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Not only can independent animation re-interpret a world or a reality, but it is able to reconfigure it without the need of narrative or structural justifications, it does not require the viewer to be predisposed to like it by the marketing. Because of this, it more difficultly fits into a general taste. It is easier to watch a nice character with a supposed intelligence that strives to be the most efficient and to identify with him, than, for example, an experimental animation that does not require identification but can be a mirror where you can reflect, breathe and let emotions flow, without the need of a script that tells you when you should laugh, when you should cry or hold your breath. There is a form of knowing when you are watching a good animation or one that is only trying to kill your imagination, this form is its honesty. You can have independent animations telling simple stories, but they are more honest because they are made by people who have nothing to lose, who do not seek competition, who do not seek to be the best, they just want to get animation as close as possible to their vision of life. Independent animators are a very rare species that can learn from their own kind, they feed each other, they help each other and they do not judge hastily, they grow together, humbly, and there is where their success lies; They know they will never end up in the dump because nobody will ever be able to take their imagination from them.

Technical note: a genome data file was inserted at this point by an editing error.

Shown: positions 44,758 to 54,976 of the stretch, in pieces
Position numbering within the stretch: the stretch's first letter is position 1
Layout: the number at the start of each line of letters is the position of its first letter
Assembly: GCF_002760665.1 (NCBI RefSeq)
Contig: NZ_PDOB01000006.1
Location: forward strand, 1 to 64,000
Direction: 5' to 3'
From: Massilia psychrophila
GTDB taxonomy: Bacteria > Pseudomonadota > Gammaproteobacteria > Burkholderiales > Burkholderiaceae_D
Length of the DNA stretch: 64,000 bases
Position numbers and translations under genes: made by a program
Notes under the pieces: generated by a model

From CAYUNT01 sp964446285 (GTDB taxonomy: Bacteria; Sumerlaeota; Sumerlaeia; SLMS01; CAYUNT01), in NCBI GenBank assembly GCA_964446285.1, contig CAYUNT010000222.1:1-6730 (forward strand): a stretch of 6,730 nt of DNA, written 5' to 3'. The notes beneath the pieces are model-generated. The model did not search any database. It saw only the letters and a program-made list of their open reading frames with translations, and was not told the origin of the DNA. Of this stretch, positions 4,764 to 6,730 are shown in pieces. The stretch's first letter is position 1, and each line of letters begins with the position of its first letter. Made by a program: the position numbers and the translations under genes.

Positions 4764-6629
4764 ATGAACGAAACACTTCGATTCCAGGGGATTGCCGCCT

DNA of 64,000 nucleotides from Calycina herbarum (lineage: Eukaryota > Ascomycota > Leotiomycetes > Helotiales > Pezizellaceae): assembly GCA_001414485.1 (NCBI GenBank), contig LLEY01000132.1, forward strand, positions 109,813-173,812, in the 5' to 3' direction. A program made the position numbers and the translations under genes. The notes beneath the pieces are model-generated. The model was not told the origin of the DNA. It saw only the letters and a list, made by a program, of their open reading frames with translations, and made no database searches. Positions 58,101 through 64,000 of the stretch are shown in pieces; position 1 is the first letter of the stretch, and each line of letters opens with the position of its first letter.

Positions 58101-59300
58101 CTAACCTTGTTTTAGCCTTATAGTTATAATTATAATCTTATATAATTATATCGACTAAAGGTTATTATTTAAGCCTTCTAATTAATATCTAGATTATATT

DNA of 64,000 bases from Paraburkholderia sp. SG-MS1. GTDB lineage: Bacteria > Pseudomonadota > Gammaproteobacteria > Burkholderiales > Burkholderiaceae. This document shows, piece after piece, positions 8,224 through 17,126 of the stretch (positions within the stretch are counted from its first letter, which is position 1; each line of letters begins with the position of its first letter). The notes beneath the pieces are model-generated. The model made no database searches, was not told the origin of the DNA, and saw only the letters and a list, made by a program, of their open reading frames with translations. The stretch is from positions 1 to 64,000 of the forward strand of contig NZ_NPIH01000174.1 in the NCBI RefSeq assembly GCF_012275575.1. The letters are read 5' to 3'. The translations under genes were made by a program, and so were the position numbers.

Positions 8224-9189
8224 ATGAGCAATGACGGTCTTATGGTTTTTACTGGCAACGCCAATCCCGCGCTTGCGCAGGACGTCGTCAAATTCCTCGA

Translated by H. Simoncig.

Spanish version in www.achtungmag.com